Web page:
For example, the statistical models for comprehensive car insurance have an R-squared of “only” 10% to 15%, which nominally is quite low. However the insurance firm will not care if they can not accurately predict the probability that an individual driver will have a traffic accident. What they do care about is the ability of their statistical model to quantify relationships between data they collect such as age and probability of an accident, so as to set premiums which generate a profit.

    Similarly, climate models are not only interested in predicting actual the temperature is 2060, they will also want to say something about the affect that CO2 has on temperature. The utility of a climate model is not solely determined by its R-squared.

    • Don Aitkin says:

      I agree, to a point. And the blame for excessive interest in prediction should probably be levelled at those outside the modelling community who used the models for their own ends.

      • AlainCo says:

        prediction is today so desired by society that people pretend to predict details when that seldom can prove reality.

        It is wishfull thinking that push so much support.

        one effect well identified is the Streetlight effect.

        people use what they is available, and pretend the rest does not exist.

        You see that ins finance risk management, in climate science… very often the key parameter in models are just “estimated by the nose” (sorry french idiom), and there is room for wishfull thinking and recursive reasoning.

        let us assume I am right, then this parameter is such, and this is not impossible. so my model says I am right. victory!

        typical climatology.

        ther is a variant of that reasoning about scientific denial, that nearly get written and sanctifies by mainstream:

        it is impossible to work because physics have no explanation (forget to say that nothing forbid it except lack of imagination).

        -any positive results is thus an experimental artifact
        -if the artifact is impossible, then it is a fraud.

        -thus if a scientist find a positive result, he is incompetent
        -if he cannot incompetent because of his past credential, he is deluded and frauding (or paid by oil companies).
        -if an industrial is supporting them, he is manipulated.
        -if he cannot be manipulated, he is a scam artist.
        -if he cannot be a scam artist… he does not exist, does not say so.

        it is the official vision supported by top science, wikipedia, sciam, and high impact journals.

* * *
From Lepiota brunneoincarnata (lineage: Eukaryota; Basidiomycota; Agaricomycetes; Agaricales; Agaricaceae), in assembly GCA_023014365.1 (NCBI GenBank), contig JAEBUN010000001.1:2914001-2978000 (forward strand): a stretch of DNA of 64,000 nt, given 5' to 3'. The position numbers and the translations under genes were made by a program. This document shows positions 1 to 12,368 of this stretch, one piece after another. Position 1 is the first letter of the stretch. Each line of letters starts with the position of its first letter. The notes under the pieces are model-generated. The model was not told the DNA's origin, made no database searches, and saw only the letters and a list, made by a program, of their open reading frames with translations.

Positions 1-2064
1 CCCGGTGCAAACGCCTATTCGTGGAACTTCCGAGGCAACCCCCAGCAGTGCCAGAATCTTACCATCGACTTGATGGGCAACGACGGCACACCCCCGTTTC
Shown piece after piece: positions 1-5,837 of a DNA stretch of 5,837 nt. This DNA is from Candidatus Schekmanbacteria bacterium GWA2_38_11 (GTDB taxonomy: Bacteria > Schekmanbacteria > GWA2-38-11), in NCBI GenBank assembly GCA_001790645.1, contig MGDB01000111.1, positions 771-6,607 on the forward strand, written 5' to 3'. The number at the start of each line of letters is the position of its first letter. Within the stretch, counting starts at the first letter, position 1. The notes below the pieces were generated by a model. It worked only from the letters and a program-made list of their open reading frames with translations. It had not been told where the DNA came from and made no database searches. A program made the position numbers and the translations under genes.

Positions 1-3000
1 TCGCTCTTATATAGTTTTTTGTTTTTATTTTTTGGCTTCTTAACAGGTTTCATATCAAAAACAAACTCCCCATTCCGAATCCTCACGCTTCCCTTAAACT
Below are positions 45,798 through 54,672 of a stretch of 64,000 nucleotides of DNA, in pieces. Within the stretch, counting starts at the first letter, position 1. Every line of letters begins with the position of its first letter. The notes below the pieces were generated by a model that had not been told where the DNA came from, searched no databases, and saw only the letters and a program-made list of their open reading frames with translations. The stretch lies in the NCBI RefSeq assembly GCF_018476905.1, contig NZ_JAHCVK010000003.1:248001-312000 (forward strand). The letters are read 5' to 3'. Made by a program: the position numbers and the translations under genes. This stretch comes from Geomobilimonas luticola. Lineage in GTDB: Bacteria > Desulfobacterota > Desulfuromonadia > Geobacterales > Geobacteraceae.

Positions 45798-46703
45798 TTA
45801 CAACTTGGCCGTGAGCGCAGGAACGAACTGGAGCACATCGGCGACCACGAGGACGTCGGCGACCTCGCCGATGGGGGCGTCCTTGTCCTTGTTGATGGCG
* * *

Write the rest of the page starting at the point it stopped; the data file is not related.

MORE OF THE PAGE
-if a paper is positive you have to reject it during the peer review
        -if a peer-review is positive (? how)
        -then you have to dump the article and then dump any article before peer-review

        it is currently implemented by high impact journal

        not a joke.

        recursive reasoning is the basic of many consensus, and many models.

        the key is the asymmetry of checking critics. no checking is require because “extraordinary claims requires extraordinary evidences” (nothing more stupid. any claim requires good evidences, no less, no more, even if consensual).

        One of the tools to implement the bias, is the null hypothesis.

        in fact my method is dual analysis. assuming various hypothesis are true, and checking if they match the facts.

        When I ear a critic, I rebuild the history according to the assumptions, and see if all the facts match…

        and I compare with various alternate hypothesis.

        I notice that if you assume conspiracy (like that all participant in a domain are deluded or corrupted) then you can protect your brain from dissenters ideas…

        You may be right, but you cannot be sure, because both beliefs are not less credible, assuming they are right.

        Often to get out of that twin vision, you have to use psychology (but many bad psychology is spread in the media) to rule out some conspiracy style.

        black cabinet conspiracy are not common (all is simply public,clear & ignored like what Snowden and Mannings revealed), but group delusion and elite screening is very common in history.

        “Only puny secrets need keeping. The biggest secrets are kept by public incredulity.” (Marshall McLuhan)

  • AlainCo says:

    One point that make me react is that scientist are taught to be critic.

    In fact it is not the solution, but often the problem with groupthink.
    If you see the real way that critical sense is used by scientist, it is to bash the claims that they don’t like, to throw away innovators, and to critics others critics on ones work…
    Others profession are no better, but they don’t claim to be rationally critic… they just have practical beliefs, and try to avoid errors… result is not far.

    Every day I see people who are skeptical of what they dislike like true-believers believe in what they love.

    My experience, using models likes benabou, is to think that our rationality, critical sense, beliefs, and delusions, are sadly guided
    – by our incentives
    – by our group dependencies
    – by our history, and the history of our groups

    I have been luck despite my culture (very mainstream) to be allowed, by mistake to be aware of some inconvenient reality… just because I was not reading the news when finishing my MsC internship.. 3 years later, I looked on Internet, not the web, and found data that I could interpret without any beliefs. and 3 years later, all was clear, but not consensual. because the scientific consensus get frozen in groupthink, unable to adapt to new data… It is still frozen for academic scientist, but dissolving for industrialists…

    You talk of climate, but at least in climate data are ambiguous.
    I talk you of something sound as hard science, with signals above 50sigma, with measurement using 100 years old science, and yet recent instruments…
    and today scientists doubt on, instruments used by engineers and physicist across the planet, just not to admit the simple flat reality….
    That they screwed up, that that talked too fast, though too short, forget basic evidences, insulted too fast, ruined lives and careers, defrauded, behaved like mafia boss or mafia gunmen….
    Now, as Benabou explain, it is too late. they invested too much in their mafia gang, and they cannot go out, else in a wood box nailed by their brothers of error. and there are street-kids of science that follow their beliefs because the seems to be powerful and protected.

    really climate is not the worst scientific delusion in the scientific domain.

    and by the way it is an uninteresting problem, since it is solved without any cost.

    • Don Aitkin says:


      Most interesting comment, thank you. It reminds me of the difficulty that geologists and other scientists had in coming to terms with Wegener’s theory of plate tectonics, and how he and his idea were laughed at for thirty years and more.